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Tuesday, October 23, 2007

Profile: John Dabney, party clown

(photo by Joeff Davis)

click to enlarge fall_profile1_25.jpg

While studying marketing at Howard University in D.C., John Dabney opened a party-supply store that provided clowns for parties. After moving to Atlanta, business was so good, he started clowning himself to keep up with demand.

“There’s a tremendous market for African-American clowns. Overwhelming.”

“I think African-Americans think the [African-American] clown might have a better connection with the children. The weird part is that it does not matter to children at all. Unfortunately, it is an adult issue.”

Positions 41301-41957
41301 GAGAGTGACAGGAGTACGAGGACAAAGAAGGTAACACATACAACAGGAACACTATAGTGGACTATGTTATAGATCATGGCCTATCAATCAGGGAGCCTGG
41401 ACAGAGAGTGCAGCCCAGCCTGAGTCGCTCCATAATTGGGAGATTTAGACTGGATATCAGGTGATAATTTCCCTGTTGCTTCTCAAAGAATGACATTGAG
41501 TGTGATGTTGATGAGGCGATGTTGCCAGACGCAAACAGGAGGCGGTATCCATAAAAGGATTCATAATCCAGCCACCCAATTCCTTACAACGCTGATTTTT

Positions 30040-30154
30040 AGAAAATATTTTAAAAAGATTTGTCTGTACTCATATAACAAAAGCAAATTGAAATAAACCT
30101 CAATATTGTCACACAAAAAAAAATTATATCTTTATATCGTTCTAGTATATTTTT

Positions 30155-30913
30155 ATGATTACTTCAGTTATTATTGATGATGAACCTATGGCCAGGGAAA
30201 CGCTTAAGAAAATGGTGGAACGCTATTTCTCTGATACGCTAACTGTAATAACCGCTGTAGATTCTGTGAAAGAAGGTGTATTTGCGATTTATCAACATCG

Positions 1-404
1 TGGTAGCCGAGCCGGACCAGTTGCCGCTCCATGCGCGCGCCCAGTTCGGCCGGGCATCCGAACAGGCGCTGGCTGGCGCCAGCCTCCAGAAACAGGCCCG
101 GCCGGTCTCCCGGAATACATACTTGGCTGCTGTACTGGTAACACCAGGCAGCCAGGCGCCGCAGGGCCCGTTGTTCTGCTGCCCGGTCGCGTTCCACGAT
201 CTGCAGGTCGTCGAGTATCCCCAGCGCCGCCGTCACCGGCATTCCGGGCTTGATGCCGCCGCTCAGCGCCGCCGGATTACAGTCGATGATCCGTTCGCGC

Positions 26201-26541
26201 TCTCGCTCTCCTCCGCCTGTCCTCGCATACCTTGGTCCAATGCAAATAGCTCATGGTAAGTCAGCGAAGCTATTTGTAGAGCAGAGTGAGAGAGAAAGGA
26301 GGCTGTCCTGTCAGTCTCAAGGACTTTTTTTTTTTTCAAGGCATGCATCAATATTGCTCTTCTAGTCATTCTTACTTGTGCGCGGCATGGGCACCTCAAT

His clown name is Bobo. “There was a clown who worked with us in D.C. named Bobo. He stopped clowning, so I stole his name.”

“As a clown, you can educate. You can give them safety tips. They really enjoy it, because it’s not from a parent or teacher.”

On kids who are afraid of clowns: “At 1, they are OK. At 2 and 3, they know what’s going on and when one child screams, it’s a domino effect.”

On adults who are afraid of clowns: “It’s a fear they had when they were children. They’ve never dealt with it.”

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